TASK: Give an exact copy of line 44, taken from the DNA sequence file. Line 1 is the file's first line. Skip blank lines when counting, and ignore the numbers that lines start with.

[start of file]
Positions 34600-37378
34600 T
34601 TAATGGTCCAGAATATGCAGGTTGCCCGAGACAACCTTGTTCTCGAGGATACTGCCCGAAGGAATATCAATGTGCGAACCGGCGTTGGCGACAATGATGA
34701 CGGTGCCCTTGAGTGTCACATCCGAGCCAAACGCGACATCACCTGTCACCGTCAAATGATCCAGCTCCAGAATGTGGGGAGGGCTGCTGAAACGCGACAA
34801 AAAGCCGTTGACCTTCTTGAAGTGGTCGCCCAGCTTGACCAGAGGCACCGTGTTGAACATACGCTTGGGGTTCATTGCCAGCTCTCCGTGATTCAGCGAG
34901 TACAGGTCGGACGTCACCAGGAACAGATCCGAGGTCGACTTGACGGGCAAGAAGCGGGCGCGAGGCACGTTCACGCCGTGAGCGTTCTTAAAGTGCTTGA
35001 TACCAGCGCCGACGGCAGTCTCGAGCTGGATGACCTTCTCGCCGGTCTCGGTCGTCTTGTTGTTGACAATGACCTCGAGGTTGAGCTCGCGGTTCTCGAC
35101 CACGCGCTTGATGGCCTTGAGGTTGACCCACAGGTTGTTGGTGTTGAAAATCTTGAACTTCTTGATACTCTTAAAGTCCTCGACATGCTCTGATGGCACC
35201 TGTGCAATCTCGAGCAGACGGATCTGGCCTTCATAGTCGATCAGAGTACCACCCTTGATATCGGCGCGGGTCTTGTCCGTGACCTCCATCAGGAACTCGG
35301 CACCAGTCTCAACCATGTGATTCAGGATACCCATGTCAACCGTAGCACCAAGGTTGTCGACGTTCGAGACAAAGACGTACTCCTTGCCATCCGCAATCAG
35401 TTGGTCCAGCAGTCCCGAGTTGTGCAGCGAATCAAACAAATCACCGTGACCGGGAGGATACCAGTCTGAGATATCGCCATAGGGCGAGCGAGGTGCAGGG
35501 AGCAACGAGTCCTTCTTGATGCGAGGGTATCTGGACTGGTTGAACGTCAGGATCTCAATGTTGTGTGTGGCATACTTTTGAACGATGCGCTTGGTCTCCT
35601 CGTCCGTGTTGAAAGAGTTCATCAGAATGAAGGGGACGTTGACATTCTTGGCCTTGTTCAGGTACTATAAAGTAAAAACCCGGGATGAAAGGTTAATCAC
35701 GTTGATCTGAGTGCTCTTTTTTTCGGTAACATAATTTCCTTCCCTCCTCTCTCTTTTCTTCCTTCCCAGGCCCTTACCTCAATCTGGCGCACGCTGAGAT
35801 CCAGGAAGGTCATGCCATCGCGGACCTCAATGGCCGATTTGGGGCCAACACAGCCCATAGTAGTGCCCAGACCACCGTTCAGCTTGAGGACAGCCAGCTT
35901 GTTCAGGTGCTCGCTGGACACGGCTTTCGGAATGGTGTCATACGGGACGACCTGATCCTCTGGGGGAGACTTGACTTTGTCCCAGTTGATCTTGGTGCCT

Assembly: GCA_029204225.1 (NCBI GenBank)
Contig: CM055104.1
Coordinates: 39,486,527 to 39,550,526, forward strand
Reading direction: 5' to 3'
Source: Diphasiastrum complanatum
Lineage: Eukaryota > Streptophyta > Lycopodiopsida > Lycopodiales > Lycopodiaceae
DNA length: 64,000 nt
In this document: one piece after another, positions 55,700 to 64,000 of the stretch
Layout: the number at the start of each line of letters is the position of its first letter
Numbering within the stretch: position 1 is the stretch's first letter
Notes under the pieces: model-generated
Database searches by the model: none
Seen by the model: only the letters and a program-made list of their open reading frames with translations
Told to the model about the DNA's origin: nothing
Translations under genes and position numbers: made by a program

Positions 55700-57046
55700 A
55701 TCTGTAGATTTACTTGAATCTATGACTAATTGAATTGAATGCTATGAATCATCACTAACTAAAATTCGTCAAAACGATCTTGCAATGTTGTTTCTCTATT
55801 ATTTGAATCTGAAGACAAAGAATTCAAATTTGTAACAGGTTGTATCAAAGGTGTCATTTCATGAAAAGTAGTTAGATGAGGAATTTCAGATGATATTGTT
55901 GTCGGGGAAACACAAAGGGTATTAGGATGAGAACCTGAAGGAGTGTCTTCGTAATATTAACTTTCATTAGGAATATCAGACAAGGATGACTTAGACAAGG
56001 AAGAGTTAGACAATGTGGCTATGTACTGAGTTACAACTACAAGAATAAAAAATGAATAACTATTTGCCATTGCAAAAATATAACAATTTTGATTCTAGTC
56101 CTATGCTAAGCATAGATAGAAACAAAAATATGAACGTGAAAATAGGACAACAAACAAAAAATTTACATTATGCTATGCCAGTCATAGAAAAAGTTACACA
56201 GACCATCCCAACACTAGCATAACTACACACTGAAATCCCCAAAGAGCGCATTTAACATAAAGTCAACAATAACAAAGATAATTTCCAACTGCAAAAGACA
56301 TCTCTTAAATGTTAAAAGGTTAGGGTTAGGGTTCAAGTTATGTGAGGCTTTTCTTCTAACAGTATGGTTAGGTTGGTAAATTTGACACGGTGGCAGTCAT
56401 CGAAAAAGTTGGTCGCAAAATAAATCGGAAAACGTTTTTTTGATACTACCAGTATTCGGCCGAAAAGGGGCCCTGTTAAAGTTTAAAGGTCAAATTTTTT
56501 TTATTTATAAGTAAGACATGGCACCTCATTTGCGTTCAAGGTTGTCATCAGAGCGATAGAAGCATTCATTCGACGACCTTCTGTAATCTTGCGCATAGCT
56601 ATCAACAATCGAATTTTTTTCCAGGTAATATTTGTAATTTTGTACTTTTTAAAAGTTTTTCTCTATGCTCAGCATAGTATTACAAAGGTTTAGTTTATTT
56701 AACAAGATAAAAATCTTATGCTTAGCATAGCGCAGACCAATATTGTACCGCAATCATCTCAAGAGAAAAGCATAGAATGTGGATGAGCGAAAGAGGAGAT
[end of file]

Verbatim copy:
56701 AACAAGATAAAAATCTTATGCTTAGCATAGCGCAGACCAATATTGTACCGCAATCATCTCAAGAGAAAAGCATAGAATGTGGATGAGCGAAAGAGGAGAT